Gates was the richest person in America and the world again this year, worth $54 billion as of Aug. 27, according to the annual Forbes survey. Gates has placed first for eight years in a row.
Microsoft co-founder Paul Allen came in third place, with $28.2 billion, separated from Gates by investor Warren Buffet, who is said to be Gates' sometime bridge partner.
Microsoft Chief Executive Steve Ballmer also placed in the top 10, with a net worth of $15.1 billion. Gates and Ballmer both recently received pay raises but saw the size of their cash bonuses decline.
The only other technology executive placing in the top 10 was Larry Ellison, CEO of Microsoft rival Oracle, who is worth $21.9 billion. The rest of the slots were filled by relatives of deceased Wal-Mart founder Sam Walton.
In 11th and 12th place were sisters Barbara Cox Anthony and Anne Cox Chambers, owners of media empire Cox Enterprises, whose Cox Communications division is said to be a bidder for AT&T Broadband. The sisters, both worth $11.3 billion, are the only newcomers to crack the top 15 this year, according to Forbes.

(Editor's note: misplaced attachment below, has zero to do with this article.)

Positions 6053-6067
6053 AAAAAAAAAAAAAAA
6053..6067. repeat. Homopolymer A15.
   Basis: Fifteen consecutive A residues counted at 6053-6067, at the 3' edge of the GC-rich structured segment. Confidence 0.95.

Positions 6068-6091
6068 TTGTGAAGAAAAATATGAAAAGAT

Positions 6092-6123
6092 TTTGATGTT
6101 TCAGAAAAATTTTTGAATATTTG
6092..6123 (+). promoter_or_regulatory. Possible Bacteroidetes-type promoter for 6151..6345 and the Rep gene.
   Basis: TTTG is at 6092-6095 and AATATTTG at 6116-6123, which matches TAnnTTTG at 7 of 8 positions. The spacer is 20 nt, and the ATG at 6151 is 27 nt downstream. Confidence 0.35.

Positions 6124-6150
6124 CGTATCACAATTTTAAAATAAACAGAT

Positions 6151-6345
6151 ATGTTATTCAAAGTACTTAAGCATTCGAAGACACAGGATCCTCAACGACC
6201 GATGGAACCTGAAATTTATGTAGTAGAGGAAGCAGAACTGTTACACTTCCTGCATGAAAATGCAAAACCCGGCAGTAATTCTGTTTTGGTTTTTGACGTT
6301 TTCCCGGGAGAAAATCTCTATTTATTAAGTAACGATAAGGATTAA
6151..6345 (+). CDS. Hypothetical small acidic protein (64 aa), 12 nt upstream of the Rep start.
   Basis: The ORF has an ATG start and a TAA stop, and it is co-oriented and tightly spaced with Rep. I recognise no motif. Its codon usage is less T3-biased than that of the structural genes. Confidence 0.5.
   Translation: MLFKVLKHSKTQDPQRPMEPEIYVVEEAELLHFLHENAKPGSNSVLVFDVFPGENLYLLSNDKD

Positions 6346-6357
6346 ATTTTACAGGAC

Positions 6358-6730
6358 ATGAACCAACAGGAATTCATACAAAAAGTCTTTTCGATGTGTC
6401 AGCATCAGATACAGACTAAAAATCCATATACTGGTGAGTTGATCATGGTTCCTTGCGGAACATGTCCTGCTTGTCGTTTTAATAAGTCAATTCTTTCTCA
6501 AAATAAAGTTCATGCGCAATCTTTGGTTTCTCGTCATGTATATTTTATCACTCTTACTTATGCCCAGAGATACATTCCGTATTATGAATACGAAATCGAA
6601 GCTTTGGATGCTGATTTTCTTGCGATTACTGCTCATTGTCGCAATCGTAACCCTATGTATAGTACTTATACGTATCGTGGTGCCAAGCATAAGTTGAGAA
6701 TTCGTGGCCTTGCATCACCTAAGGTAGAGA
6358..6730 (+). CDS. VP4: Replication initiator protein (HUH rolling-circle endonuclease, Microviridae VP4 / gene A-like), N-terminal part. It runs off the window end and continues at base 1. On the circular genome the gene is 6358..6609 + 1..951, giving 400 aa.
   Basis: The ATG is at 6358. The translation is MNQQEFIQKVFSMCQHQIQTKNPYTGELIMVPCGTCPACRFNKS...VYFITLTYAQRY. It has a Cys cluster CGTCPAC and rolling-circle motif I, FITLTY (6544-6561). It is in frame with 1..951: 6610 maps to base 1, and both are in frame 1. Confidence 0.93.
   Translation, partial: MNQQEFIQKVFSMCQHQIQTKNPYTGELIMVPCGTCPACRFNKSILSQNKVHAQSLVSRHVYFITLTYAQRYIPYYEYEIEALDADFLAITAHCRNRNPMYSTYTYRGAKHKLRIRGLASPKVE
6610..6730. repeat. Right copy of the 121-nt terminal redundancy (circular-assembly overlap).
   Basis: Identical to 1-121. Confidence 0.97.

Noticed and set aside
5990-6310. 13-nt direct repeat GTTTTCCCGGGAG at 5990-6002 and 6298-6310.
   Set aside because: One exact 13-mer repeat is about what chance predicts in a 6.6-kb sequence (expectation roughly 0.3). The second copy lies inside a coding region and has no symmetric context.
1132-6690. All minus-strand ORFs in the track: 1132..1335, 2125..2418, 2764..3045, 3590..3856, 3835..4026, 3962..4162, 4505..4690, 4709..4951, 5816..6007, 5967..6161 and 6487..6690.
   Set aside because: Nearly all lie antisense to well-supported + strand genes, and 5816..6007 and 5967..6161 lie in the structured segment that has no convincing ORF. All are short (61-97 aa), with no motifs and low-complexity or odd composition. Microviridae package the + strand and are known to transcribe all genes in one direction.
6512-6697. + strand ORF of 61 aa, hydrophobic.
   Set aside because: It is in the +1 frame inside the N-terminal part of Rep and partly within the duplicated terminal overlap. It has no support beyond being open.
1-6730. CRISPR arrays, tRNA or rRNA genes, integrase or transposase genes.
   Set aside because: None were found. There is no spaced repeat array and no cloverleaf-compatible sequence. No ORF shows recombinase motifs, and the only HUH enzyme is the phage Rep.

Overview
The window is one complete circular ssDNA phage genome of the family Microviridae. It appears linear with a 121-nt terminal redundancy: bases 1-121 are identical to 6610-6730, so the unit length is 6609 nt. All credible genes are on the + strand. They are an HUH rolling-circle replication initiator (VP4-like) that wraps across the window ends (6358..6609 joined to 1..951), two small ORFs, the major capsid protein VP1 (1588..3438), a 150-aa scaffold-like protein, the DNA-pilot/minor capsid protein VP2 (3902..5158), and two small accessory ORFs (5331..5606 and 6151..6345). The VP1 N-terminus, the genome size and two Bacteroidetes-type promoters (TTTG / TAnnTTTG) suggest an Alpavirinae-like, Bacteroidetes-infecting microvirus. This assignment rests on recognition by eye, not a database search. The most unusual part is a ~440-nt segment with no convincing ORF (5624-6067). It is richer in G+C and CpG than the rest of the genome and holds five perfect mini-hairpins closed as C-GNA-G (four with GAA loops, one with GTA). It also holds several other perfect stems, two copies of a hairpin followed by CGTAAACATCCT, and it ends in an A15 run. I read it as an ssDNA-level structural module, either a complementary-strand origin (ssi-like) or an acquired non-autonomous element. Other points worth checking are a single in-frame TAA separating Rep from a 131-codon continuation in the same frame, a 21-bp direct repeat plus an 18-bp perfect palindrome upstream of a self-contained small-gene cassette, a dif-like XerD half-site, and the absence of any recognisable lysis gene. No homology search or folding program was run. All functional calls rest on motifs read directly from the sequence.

Dell Computer's Michael Dell was 15th, with $9.8 billion, and eBay founder Pierre Omidyar was 36th, with $4.6 billion.
In a sign of the times, the number of technology executives on the list has dropped dramatically, and the net worth of the top-ranking billionaires has also gone down.
Of the 54 people to disappear from the list of 400, many were victims of the tech deflation. CMGI's David Wetherell, WorldCom's Bernard Ebbers and RealNetworks' Robert Glaser were some of the high-profile names missing from the list.
Of the tech execs who remained, several saw their fortunes shrink considerably. Gates is worth $54 billion this year, down from $63 billion last year, and Ellison is worth $21.9 billion, down from $58 billion last year. According to CNET's CEO Wealth Meter, Ellison was one of the best performers in 2000, when his net worth increased by $3.9 billion.
The net worth of the group declined to $946 billion this year from $1.2 trillion in 2000, only the third time the list's worth has declined since Forbes started compiling it in 1982.